4 Comments

Summary:

Although America recently became the world leader in wind electricity generation, can you really call our wind power growth a “boom” when it’s been spurred by government mandates and subsidies? That is the question The Atlantic asks as it compares the surge in wind energy investments […]

Although America recently became the world leader in wind electricity generation, can you really call our wind power growth a “boom” when it’s been spurred by government mandates and subsidies? That is the question The Atlantic asks as it compares the surge in wind energy investments to the bubble that occurred in the similarly regulated and subsidized biofuel industry — which was the darling of cleantech VCs, presidents and agronomists not too long ago.

The food-vs.-fuel debate was an unforeseen obstacle for biofuels but the hurdles for wind energy seem to be relatively well understood. Transmission shortcomings and inconsistent breezes are the two major challenges wind energy developers face as more and more wind capacity is added to the grid. So how much hot air is there around wind energy investments? Burned once, investors and regulators are already working to ensure the wind energy boom doesn’t go bust.

On the transmission side, investment is starting to pick up. The inimitable T. Boone Pickens plans on investing $2 billion in electrical transmission lines to pipe power from his remote $10 billion wind farm to market. Regulators are also working to smooth the process of connecting new wind capacity to the grid. The Federal Energy Regulatory Commission just approved the Midwest Independent Transmission System Operator’s proposal to reform the generator interconnection queue process, making the administrivia of connecting to the grid more a bit less tedious.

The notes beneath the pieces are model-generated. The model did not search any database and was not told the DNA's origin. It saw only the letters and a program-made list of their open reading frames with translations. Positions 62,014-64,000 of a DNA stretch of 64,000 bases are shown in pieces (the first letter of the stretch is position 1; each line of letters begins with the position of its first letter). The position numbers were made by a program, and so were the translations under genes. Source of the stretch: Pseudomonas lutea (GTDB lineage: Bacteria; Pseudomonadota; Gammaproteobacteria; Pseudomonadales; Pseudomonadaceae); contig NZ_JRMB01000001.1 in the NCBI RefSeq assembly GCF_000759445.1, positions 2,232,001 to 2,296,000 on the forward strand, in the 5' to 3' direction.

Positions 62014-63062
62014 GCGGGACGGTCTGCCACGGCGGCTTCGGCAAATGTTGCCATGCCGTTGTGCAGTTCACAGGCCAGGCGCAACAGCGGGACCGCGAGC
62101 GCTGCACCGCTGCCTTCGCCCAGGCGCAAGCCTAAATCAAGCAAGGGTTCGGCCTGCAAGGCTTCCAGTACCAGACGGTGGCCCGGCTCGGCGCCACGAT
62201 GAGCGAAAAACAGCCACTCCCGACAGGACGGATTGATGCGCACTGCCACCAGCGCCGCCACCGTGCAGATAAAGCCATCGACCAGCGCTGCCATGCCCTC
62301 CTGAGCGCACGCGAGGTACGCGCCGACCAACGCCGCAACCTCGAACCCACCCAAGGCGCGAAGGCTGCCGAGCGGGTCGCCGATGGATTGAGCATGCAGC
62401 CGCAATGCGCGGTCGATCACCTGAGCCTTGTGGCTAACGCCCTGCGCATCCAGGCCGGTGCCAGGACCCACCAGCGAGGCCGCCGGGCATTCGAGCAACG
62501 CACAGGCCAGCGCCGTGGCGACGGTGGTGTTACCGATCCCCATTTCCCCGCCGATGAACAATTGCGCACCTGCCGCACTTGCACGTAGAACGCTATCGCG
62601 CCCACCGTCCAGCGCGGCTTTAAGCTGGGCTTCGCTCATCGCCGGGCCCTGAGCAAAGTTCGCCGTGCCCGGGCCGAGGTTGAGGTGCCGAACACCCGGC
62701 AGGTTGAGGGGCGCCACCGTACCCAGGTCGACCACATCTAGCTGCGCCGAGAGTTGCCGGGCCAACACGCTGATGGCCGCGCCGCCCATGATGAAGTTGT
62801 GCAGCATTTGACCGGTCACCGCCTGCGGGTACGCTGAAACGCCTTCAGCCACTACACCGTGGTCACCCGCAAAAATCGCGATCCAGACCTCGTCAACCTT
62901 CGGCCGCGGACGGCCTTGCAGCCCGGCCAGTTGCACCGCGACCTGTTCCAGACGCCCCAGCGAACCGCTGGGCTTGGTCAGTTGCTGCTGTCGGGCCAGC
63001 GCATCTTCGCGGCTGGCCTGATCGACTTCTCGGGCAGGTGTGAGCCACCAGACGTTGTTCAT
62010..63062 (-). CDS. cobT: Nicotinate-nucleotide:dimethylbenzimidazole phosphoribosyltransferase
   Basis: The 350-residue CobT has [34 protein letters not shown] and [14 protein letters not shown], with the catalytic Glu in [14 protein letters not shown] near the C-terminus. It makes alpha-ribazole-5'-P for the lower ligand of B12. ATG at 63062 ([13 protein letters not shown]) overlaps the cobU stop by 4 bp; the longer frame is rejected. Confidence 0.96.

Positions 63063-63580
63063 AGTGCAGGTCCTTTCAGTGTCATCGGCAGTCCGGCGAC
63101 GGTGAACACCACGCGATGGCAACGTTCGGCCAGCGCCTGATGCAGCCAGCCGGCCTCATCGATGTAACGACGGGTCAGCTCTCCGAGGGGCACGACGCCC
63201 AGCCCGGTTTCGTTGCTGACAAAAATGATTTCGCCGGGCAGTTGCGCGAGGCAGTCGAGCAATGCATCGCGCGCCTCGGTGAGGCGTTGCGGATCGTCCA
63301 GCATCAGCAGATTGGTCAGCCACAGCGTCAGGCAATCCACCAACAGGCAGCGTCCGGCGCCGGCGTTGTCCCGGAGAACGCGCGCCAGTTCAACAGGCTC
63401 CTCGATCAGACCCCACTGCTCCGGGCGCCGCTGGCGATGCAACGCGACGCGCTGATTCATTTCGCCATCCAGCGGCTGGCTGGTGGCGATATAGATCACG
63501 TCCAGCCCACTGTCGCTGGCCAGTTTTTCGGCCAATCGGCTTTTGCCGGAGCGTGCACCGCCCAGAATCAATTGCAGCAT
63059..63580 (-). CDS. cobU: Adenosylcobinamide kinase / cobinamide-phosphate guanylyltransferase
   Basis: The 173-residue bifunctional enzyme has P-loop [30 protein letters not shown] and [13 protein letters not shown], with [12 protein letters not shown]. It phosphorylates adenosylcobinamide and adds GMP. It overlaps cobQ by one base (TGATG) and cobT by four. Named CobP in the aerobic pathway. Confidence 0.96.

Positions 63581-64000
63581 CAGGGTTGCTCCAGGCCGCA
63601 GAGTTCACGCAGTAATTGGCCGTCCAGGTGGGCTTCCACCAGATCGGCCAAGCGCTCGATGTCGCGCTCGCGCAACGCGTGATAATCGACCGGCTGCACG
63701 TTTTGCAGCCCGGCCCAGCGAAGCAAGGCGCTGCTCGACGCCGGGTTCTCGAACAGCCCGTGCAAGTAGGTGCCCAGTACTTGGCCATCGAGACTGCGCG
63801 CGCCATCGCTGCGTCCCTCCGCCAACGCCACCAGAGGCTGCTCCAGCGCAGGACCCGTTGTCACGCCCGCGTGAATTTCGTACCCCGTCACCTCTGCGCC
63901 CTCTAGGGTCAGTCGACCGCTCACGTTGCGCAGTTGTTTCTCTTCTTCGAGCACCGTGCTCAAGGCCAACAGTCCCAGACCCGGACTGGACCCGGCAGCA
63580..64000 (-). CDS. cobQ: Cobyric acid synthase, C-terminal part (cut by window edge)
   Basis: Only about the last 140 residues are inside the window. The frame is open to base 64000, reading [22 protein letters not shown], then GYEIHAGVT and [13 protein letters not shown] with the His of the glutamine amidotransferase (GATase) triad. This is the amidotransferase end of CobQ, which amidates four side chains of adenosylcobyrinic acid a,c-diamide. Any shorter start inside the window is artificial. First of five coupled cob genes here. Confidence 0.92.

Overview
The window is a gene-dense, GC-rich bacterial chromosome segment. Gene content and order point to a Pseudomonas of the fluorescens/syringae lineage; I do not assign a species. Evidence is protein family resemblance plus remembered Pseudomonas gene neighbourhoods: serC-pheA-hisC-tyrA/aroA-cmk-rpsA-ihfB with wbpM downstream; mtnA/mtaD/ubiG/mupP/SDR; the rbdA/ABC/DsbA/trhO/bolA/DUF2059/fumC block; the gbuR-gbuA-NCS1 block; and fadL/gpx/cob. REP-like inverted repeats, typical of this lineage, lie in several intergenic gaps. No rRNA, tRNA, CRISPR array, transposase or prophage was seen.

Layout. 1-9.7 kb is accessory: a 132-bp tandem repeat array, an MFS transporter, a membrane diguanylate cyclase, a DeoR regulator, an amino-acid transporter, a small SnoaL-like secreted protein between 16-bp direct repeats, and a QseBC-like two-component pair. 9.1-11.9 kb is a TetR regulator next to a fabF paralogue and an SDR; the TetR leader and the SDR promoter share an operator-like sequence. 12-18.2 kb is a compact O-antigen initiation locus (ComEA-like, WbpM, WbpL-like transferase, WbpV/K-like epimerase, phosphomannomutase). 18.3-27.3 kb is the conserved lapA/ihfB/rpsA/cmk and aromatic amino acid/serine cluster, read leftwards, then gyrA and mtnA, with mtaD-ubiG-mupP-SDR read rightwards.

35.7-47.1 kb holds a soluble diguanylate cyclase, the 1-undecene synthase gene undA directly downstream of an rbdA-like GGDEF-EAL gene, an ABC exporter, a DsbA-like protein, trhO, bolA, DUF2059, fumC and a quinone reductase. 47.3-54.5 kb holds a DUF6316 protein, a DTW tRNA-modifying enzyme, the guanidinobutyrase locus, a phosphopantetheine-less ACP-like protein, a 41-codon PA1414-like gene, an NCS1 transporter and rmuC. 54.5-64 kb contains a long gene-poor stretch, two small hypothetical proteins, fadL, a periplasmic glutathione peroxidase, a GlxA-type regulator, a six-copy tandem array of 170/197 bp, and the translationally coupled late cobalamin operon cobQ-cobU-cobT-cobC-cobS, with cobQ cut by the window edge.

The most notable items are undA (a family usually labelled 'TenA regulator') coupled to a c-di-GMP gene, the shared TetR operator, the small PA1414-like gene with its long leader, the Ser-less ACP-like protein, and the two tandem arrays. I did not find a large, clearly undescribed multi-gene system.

The generally predictable fluctuations in wind energy generation can prove to be an opportunity for other cleantech sectors. Solar energy could help produce complementary power, balancing the load. Utility-scale energy storage has been getting more and more innovation and investment, too. Meanwhile, grid management solutions like demand response could also help in the event of suddenly still winds. EnerNOC inked a deal with the Texas Electric Reliability Council earlier this year in the state that leads the country in wind energy.

Though wind energy growth is certainly being helped by mandates and subsidies similar to those that over-inflated the biofuel bubble, the potential bubble poppers are entirely different. Wind is a pure energy play, with no messy food price stability issues likely to come out of the woodwork. While those mandates and subsidies are subject to the whims of constantly re-elected legislatures, investors should know what the variables are when getting into the wind energy business and no single hurdle is likely to lance the investments.

  1. [...] into the debate over the “bubble” nature of wind power—and concludes that as an energy pure play, wind power isn’t as messy an investment arena as biofuels. But more wind power doesn’t mean energy security, not in Europe at least—it just [...]

    Share
  2. well, after all tat hot air leaves Pampa, TX …people in the know will be squeezing’ all them ther little bugs down in El Paso…..Valcent Products Inc. want put a tiger in your tank……jus a little bug!

    Share
  3. Hi webmaster!

    Share
  4. Wind energy is a little sister of solar energy, but even with that wind energy can give us a plenty reason for investing in it. I think that government don’t invest enough in it, because it cannot earn so much as from oil or guns. Hope that it will be changed now when is new president…

    Share

Comments have been disabled for this post